Scientist claims yetis roam the Himalayas
an Oxford geneticist claims to have solid evidence that the elusive creature – the yeti – does exist after all.
Professor Bryan Sykes has found a genetic match between two separate hair samples found high up in the mountains and a large bear that lived more than 40,000 years ago.
The findings suggest that there are several 'yetis' roaming the area.
Prof Sykes conducted DNA tests on hairs from two unidentified animals, one found in the western Himalayan region of Ladakh, in northern India, and the other in Bhutan, 1,200km east.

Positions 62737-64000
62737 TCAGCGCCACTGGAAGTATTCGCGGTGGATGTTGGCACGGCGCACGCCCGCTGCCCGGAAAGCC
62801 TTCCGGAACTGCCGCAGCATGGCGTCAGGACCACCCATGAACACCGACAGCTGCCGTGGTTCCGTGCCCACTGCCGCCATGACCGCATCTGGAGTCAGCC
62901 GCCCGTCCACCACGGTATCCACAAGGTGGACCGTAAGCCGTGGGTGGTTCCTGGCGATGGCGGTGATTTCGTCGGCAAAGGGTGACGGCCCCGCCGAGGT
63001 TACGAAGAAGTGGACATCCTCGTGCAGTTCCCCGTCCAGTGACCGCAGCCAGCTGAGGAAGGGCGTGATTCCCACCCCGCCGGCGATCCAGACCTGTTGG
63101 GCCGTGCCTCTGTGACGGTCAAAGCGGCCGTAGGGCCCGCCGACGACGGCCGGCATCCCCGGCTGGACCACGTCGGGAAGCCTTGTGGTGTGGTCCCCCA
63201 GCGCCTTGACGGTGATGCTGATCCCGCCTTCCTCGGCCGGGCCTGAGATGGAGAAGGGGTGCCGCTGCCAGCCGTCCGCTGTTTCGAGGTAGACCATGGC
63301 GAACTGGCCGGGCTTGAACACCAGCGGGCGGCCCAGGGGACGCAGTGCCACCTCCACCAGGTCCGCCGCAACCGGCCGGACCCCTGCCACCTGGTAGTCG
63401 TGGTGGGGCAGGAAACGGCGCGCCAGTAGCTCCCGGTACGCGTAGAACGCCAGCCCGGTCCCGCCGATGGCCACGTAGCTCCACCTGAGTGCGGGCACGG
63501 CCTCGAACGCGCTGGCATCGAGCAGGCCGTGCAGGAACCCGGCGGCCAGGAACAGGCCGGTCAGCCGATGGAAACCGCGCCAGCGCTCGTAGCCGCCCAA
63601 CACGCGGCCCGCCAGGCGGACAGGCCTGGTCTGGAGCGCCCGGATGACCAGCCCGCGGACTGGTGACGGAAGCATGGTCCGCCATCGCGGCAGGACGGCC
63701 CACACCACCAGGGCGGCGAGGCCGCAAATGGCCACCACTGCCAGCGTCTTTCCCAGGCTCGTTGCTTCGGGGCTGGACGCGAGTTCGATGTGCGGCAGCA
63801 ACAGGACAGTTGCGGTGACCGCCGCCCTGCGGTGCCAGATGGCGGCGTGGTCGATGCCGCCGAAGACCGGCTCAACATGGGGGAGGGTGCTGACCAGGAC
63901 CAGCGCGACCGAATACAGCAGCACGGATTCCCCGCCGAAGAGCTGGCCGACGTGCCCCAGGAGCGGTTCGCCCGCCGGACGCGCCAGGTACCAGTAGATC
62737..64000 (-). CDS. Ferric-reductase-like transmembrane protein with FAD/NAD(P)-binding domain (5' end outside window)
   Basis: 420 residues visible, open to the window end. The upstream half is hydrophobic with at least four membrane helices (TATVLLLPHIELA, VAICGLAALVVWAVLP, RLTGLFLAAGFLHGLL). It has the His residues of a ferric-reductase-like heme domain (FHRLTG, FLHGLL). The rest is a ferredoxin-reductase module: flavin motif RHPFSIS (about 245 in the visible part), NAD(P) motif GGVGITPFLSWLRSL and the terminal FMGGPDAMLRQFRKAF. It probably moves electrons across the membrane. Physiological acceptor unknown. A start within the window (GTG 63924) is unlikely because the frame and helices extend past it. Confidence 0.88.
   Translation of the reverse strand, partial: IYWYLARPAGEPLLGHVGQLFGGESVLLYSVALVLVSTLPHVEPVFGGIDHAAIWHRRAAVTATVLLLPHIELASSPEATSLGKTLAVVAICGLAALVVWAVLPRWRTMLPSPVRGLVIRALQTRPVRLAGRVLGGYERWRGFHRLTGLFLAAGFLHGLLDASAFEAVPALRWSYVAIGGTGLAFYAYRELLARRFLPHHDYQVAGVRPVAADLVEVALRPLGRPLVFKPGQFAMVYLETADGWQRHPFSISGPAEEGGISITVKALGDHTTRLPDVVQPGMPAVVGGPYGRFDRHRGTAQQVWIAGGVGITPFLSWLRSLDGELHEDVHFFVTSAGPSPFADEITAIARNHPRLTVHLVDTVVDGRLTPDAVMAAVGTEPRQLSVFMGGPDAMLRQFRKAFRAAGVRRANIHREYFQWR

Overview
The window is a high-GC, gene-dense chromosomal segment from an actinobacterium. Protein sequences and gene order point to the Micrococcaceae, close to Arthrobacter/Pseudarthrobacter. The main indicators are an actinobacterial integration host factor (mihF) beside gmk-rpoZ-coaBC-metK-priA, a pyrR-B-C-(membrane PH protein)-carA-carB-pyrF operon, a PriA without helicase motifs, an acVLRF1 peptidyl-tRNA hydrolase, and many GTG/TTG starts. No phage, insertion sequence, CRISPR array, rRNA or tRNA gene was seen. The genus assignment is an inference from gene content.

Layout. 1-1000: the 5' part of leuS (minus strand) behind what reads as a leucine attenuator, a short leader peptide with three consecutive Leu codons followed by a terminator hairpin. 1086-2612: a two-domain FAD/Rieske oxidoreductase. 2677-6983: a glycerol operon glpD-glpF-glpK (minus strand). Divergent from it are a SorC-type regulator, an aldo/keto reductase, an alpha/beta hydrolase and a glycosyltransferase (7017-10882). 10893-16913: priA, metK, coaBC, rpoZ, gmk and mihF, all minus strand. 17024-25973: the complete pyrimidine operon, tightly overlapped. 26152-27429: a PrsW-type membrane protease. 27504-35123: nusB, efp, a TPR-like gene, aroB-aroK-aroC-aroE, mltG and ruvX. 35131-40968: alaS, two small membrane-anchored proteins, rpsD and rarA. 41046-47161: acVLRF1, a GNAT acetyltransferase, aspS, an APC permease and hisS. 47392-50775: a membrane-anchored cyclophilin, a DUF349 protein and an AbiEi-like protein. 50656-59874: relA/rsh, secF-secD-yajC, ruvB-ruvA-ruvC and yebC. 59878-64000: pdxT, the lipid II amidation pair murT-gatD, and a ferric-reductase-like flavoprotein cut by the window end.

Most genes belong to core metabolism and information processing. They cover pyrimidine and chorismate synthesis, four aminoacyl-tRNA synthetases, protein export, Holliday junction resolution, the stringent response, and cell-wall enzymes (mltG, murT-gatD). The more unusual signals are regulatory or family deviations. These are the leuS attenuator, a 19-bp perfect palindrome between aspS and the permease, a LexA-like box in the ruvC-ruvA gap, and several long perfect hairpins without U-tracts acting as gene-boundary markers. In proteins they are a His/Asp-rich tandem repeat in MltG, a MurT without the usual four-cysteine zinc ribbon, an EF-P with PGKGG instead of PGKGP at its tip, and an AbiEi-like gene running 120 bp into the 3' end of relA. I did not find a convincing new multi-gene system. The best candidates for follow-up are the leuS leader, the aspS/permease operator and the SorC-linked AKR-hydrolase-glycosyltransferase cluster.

The results were compared to other animals' genomes stored on a database of all published DNA sequences. Prof Sykes found a 100pc match with a sample from an ancient polar bear jawbone found in Svalbard, Norway.
That specimen dated back at least 40,000 years, a time when the polar bear and the closely related brown bear were separating as different species. Prof Sykes believes that the yeti is a hybrid of the two bears.
The sample from Ladakh came from mummified remains of a creature shot by a hunter about 40 years ago. He considered the animal so unusual, and so alarming, that he kept some of its remains. The second sample was a single hair, found in a bamboo forest by an expedition of film-makers, about 10 years ago.
"This is a species that hasn't been recorded for 40,000 years. Now, we know one of these was walking around 10 years ago. And what's interesting is that we have found this type of animal at both ends of the Himalayas. If one were to go back, there would be others still there."